Now is not the time to increase taxes, Kate Forbes says
Finance Secretary Kate Forbes has said that “now is not the time” to increase taxes or to return to austerity.
Forbes was giving evidence to Holyrood’s Finance committee as she prepares the Scottish Government’s budget, which is to be published in January.
She said it is important to support businesses and individuals through the pandemic and urged Chancellor Rishi Sunak to reject austerity.
The Scottish Budget has been delayed until 28 January 2021 following the UK Government’s decision to shelve its Autumn Budget.
Sunak will instead deliver a spending review on 25 November, which will not include details on taxation.
Asked about the future of tax in Scotland, Forbes said: “I'm very persuaded by pretty much every commentator right now, and every think tank from the IMF to others, who are very clear that now is not the time for fiscal consolidation.
“So now is not the time to increase taxation right across the board – or indeed to cut spending. And I think those two have to be seen hand in hand when it comes to managing our fiscal position.
“Obviously when it comes to the suite of powers required to manage the financial situation after this pandemic, most of those are reserved, although we have set out in the Fiscal Paths documents as of June what our intentions would be if we were to have the power and what we want the chancellor will do, and that includes rejecting his austerity.”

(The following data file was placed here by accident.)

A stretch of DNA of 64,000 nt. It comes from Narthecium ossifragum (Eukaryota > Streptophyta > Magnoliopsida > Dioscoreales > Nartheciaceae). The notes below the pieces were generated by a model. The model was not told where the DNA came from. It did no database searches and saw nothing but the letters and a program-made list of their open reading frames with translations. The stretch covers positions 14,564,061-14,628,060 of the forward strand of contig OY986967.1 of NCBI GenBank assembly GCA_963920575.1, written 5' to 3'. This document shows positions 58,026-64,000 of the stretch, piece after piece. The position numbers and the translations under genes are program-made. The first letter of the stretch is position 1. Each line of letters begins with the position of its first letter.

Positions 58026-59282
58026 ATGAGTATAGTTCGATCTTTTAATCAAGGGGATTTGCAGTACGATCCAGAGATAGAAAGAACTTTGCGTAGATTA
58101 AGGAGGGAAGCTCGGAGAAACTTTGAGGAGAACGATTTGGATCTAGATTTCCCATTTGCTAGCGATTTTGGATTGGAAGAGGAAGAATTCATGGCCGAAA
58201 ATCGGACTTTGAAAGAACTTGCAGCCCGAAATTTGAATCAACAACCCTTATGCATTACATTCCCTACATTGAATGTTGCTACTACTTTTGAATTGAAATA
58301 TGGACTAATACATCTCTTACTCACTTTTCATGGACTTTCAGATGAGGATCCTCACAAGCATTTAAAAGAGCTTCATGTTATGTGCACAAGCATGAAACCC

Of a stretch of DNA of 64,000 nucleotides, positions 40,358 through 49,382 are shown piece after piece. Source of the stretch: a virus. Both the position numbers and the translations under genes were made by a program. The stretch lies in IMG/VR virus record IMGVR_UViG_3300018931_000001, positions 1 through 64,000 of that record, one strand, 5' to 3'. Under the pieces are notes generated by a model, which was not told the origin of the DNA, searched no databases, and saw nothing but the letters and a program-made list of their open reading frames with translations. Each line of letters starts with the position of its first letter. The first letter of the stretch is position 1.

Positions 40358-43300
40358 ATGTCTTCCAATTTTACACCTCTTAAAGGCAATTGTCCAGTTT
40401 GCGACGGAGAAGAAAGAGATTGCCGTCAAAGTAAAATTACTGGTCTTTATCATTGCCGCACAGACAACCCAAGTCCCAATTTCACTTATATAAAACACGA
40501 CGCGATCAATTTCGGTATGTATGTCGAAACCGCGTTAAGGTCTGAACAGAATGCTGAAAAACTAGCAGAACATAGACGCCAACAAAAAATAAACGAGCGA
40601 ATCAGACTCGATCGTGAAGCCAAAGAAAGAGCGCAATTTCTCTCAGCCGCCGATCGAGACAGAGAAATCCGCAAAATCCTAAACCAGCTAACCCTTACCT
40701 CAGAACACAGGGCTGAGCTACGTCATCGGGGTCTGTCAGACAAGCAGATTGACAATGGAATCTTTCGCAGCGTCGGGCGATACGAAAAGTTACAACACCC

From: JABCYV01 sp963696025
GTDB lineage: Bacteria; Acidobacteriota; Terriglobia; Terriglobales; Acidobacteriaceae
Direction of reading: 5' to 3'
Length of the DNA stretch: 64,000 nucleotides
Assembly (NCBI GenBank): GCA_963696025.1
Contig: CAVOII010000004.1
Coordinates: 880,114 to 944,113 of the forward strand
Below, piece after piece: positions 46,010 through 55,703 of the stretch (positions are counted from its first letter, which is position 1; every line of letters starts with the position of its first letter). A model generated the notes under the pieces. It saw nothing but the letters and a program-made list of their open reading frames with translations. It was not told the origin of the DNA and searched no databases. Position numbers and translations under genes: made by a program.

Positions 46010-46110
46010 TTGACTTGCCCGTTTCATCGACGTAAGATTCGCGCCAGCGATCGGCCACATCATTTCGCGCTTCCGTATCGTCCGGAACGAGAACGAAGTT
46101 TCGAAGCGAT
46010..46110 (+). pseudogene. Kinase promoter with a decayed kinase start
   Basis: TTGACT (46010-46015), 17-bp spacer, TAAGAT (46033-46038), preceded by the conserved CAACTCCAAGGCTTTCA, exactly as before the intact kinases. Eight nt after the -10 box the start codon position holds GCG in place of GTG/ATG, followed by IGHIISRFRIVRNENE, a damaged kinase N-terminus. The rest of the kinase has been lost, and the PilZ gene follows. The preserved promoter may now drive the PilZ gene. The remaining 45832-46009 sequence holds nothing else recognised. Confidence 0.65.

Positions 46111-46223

Forbes also said that she would be seeking as much information from the UK Government as possible on its future plans for taxation.
She said: “We know, particularly when it comes to income tax, it's unavoidable that our income tax rates interact with what the UK Government does on NICs [National Insurance Contributions] for example, and what they might do in terms of either additional allowances or tweaking incentives that they have.
“So we will have to bare two things in mind. One is that now's not the time for fiscal consolidation, at a time when individuals and businesses need support. Secondly, understanding that in setting our tax before the UK Government, we have to have an eye on what they might do and obviously as much intel as I can get in advance, which is pretty much unlikely because it's tax policy, is going to be an essential thing.”
Forbes said one of the “greatest areas of debate” relates to continuing the freeze on non-domestic rates, which she said would be “prohibitively expensive” to continue into the new year in Scotland without more money from the UK Government.
She said: “We do not have budget cover to fund a billion pounds worth of reliefs next year. It just doesn't exist because we don't have resources or powers to do that. Now, the UK Government doesn't set its non-domestic rates freeze until mid to end March. We are running out of room to do something equivalent here in Scotland.
“And certainly, we are not providing the certainty that I want to provide businesses to set a briefs upfront. So rather than looking at the Scottish economy, understanding business needs and then coming to a conclusion on that policy, as any normal government would do when setting its budget, we are looking ahead to the UK Government and trying to guess basically what they might do, and what consequences might flow.”